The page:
Welshsox
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Re: 1000 wpc monoblocks

Hi

Of course if you want real high quality power amps at high output power you could go with Crown amps. The CTS 3000 for around $2,000 will push out unlimited power, couple this in a biamp arrangement with a nice tube amp ( Rogue, Jolida etc. ) for the highs and for around $5k you could have unbelievable power and quality.

Of course if you want to pay the extra for the badge please feel free and go for it. As they always say " somebody has to pay retail "

Alan

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Money for nothing and your chicks for free

I hate to admit it but commercial PA power amps like Crown or QSC can actually perform quite well as long as you run balanced and hide their chassis so you can't hear the roar of cooling fan noise. I say this because I have operated and installed quite a few Krell, McIntosh, Bryston, Parasound and other amplifier products and now rely on $500 QSC 2400 amplifiers all around my mastering and tracking facilities.

Bear in mind that amplifiers have a habit of interacting with the perceived frequency response of a speaker to a rather large degree. Each different amp will change where the "voicing" of your speaker array winds up, from a linear perspective.

Once it has been determined that some brute force is actually needed you are usually informed that you must spend a fortune getting there. Horn speaker users usually don't need more than 25 watts whereas multiple crossover "box" speakers may insist on having 500 watts reserve power or they stay muddy sounding.

I have a pair of tiny LS3/5 monitors that would refuse to play clearly until they were whipped into shape with 500 RMS per channel. If you are using some extremely effecient easy to drive speakers you have not discovered why some of us are unafraid to use lots of watts. Good for you.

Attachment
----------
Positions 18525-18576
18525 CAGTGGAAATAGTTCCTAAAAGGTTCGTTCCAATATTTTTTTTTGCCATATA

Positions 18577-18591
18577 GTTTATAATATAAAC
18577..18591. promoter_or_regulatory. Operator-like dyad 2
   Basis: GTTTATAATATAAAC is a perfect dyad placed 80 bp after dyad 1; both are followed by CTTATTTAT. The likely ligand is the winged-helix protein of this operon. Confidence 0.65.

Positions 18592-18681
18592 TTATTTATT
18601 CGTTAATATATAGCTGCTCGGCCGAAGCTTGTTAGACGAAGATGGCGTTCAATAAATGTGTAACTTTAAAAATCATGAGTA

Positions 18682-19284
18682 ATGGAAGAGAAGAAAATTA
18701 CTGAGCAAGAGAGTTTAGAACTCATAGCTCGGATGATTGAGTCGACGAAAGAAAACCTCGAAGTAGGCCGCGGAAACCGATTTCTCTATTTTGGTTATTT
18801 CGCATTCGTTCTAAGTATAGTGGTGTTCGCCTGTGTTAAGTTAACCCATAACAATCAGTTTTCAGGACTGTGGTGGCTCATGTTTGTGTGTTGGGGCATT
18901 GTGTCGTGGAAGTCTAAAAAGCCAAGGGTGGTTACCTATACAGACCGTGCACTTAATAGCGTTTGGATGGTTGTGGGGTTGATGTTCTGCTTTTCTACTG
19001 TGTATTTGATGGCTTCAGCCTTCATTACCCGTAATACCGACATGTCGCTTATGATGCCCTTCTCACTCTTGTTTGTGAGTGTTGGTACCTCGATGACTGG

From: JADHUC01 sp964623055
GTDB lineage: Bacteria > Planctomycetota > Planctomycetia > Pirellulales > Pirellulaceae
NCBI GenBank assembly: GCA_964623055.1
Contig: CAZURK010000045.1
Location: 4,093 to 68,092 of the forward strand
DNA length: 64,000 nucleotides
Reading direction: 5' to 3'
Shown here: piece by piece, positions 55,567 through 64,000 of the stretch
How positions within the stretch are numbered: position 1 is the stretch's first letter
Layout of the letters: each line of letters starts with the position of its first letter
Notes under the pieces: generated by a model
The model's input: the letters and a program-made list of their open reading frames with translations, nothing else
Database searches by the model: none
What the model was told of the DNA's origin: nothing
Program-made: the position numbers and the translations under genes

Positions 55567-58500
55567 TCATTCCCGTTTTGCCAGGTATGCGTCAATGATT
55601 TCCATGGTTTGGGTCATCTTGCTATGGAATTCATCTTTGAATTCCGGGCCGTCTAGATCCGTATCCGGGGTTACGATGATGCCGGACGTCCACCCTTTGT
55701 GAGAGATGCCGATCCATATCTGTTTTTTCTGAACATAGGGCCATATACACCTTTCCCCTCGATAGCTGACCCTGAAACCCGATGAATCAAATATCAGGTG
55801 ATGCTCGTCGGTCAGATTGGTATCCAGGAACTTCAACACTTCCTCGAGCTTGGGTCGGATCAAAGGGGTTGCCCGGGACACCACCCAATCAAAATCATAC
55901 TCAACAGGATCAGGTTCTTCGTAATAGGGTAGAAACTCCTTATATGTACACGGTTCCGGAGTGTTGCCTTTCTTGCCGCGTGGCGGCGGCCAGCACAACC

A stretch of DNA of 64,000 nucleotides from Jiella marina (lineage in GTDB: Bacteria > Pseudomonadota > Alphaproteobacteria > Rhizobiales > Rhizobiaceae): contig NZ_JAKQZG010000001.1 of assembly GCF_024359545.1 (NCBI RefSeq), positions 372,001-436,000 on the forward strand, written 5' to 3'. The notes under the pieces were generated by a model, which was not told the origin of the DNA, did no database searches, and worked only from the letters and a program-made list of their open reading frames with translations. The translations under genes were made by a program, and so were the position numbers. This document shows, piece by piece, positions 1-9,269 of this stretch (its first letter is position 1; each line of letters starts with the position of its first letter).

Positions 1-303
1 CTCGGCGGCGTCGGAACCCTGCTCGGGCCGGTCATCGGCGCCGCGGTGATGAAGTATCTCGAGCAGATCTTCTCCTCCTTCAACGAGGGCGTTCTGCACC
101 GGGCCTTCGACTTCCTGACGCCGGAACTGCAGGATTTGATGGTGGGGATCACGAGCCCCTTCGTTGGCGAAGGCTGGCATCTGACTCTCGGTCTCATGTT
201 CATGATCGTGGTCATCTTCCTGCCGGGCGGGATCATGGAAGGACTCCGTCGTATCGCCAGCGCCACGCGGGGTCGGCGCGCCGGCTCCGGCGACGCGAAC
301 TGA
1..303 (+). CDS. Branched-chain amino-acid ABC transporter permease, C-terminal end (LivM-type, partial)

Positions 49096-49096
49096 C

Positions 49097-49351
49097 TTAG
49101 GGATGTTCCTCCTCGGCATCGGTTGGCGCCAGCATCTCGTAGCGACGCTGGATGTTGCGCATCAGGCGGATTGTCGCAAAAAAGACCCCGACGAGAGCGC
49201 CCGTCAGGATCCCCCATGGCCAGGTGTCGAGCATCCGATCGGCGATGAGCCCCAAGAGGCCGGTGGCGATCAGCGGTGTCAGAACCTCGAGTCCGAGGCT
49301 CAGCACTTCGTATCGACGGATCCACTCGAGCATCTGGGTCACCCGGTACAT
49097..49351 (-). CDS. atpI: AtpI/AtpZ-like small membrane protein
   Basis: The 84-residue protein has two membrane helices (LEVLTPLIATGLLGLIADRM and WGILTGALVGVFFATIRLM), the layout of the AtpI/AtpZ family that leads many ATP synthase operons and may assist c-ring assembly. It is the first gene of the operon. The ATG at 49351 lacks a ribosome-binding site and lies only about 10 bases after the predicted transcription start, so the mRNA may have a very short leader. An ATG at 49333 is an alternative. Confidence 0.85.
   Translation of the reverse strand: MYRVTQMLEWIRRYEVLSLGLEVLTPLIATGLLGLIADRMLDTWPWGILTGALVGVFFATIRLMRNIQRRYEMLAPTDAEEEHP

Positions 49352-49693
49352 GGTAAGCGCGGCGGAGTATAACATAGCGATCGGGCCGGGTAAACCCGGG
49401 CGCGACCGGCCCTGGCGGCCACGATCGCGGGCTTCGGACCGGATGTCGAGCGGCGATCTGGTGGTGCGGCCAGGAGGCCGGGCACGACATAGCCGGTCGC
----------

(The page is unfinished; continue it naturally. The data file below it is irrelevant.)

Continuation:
I do find that by shifting speaker placement around in the room and listening for modes and nodes I can get very linear, high end results from quite cheap amps, however. The key is that the speakers definitely have to be re-tuned to get back in the groove when you switch out from one amp to another. I say this after using spectrum analysis and investing in studio technigues in equipping the listening area to minimise first reflections and other nasties.

In addition, in the case of a commercial class A/B power amp you may find that balanced inputs and independent two channel volume controls can come in quite handy for those occasions where bi-amping is on your build list. For some reason balanced inputs and separate power knobs show up in even a cheap PA amp yet expensive amps from a lot of manufacturers simply don't offer them. Would somebody please tell me why McIntosh saw fit to take the volume controls off their wonderful old MC275?

The ability to control every parameter possible can elevate the result far beyond mere dollars and cents. It is in fact much more about how you build rather than how much you spend.
I believe in tuning every aspect of a system including individual power output to each driver array, and the amount of time necessary to get the speakers to sound perfect is an un avoidable labor that there are no short cuts around.

In addition, spending a lot of money on a power amp is something to be avoided in many cases as there are much more sensitive places in one's playback which need money lavished on them. DACs, preamps and speaker costs come to mind.

On the other hand a simply lovely sounding $50,000 500 watt class A power amp is lots of "fun" if you are loaded with money and trying to spend it just for giggles. But it may not actually perform a whole lot better than a $500 QSC.

OK don't believe me. It's your dough.

jackfish
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I think some blind testing of

those 1 kW offerings from Bryston, Pass Labs, Boulder, McIntosh and the Emotiva XPA-1 might reveal that the Emotiva XPA-1 is a steal at $2000/pair. Would seem kinda silly to pair them up (even four bi-amped) with $55,000 speakers though.

soulful.terrain
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Bel Canto ref1000 monoblocs

If you go the route of Boulder, be ready to hash out some serious coin. Phenominal engineering and bulletproof design, just extremely costly.

If 1000 watts is your goal, look at these real-world priced amps. 500W@8ohms, 1000W@4ohms.

Here's a pic of a Bel Canto ref1000 monobloc amp:
http://pic4.audiogon.com/i/c/f/1297628931.jpg

Here is a pair of Bel Canto ref1000 monos for $1,750.
http://www.audiogon.com/cgi-bin/cls.pl?ampstran&1303850353&/Bel-Canto-Re...

Mark Evans